Abstract

A new concept for particle acceleration for micrometeoroid simulation was developed at NASA Marshall Space Flight Center, using a high-density self-luminescent fast plasma flow to accelerate glass beads (with a diameter up to 1.0 mm) to velocities between 15–20 km/sec. After a short introduction to the operation of the hypervelocity range, the eight-converter-camera unit used for the photographs of the plasma flow and the accelerated particles is described. These photographs are obtained with an eight-segment reflecting pyramidal beam splitter. Wratten filters were mounted between the beam splitter and the converter tubes of the cameras. The photographs, which were recorded on black and white film, were used to make the matrices for the dye-color process, which produced the prints shown.

© 1975 Optical Society of America

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Figures (12)

Fig. 1
Fig. 1

Schematic drawing of the hypervelocity range.

Fig. 2
Fig. 2

Range with accelerator and particle detector.

Fig. 3
Fig. 3

Coaxial accelerator with compressor coil.

Fig. 4
Fig. 4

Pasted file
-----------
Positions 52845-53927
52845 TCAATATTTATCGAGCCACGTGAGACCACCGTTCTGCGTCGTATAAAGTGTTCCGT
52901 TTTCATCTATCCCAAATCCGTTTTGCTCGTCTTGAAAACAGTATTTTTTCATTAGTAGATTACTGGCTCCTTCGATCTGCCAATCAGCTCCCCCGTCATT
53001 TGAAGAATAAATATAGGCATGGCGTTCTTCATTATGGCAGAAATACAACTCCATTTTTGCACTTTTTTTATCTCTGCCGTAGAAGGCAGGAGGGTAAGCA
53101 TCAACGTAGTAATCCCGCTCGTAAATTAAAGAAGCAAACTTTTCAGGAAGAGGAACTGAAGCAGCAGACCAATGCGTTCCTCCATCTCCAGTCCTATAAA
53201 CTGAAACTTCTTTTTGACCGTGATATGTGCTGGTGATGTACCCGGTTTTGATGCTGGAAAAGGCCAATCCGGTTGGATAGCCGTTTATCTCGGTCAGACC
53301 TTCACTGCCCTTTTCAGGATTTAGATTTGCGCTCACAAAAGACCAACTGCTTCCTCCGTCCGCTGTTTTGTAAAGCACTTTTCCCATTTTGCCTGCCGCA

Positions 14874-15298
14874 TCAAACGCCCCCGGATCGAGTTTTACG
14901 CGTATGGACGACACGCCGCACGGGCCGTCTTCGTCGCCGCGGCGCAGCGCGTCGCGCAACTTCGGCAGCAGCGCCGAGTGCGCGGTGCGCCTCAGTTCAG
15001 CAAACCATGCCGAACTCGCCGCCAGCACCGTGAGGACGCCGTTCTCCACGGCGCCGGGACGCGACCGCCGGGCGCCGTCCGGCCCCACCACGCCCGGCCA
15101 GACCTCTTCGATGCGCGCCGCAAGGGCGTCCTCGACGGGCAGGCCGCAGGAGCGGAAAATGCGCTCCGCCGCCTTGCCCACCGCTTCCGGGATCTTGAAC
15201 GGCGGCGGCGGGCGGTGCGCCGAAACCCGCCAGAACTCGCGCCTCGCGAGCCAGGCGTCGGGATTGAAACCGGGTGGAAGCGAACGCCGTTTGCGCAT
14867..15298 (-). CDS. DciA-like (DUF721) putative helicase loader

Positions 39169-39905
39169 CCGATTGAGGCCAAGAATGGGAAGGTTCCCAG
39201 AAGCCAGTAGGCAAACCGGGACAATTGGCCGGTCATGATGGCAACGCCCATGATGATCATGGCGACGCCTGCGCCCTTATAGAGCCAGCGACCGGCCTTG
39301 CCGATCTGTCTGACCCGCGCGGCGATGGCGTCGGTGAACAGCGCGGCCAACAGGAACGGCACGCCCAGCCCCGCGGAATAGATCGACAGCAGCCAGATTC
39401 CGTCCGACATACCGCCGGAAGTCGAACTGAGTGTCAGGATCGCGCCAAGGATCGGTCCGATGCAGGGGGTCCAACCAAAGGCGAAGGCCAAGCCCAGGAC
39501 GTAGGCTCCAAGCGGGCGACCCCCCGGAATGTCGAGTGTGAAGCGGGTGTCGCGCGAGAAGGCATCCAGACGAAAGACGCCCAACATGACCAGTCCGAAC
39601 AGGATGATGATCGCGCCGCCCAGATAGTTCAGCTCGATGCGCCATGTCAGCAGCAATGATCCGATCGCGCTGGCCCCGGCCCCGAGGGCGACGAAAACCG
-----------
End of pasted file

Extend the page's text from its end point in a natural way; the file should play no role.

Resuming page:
Compressor coil configuration.

Fig. 5
Fig. 5

Photograph of eight-camera unit.

Fig. 6
Fig. 6

Schematic diagram of the camera. For S in figure read S1.

Fig. 7
Fig. 7

Color photograph of the conical coil flow.

Fig. 8
Fig. 8

Color photograph of the conical coil flow at maximum compression.

Fig. 9
Fig. 9

Color photograph of particles in plasma flow.

Fig. 10
Fig. 10

Straight coil configuration.

Fig. 11
Fig. 11

Photograph of coaxial accelerator with straight coil and conical body.

Fig. 12
Fig. 12

Color photograph of plasma flow around conical body.

Tables (3)

Tables Icon

Table I Camera Specifications

Tables Icon

Table II Controller Specifications

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Table III Filters for Dye-Color Transfer Technique

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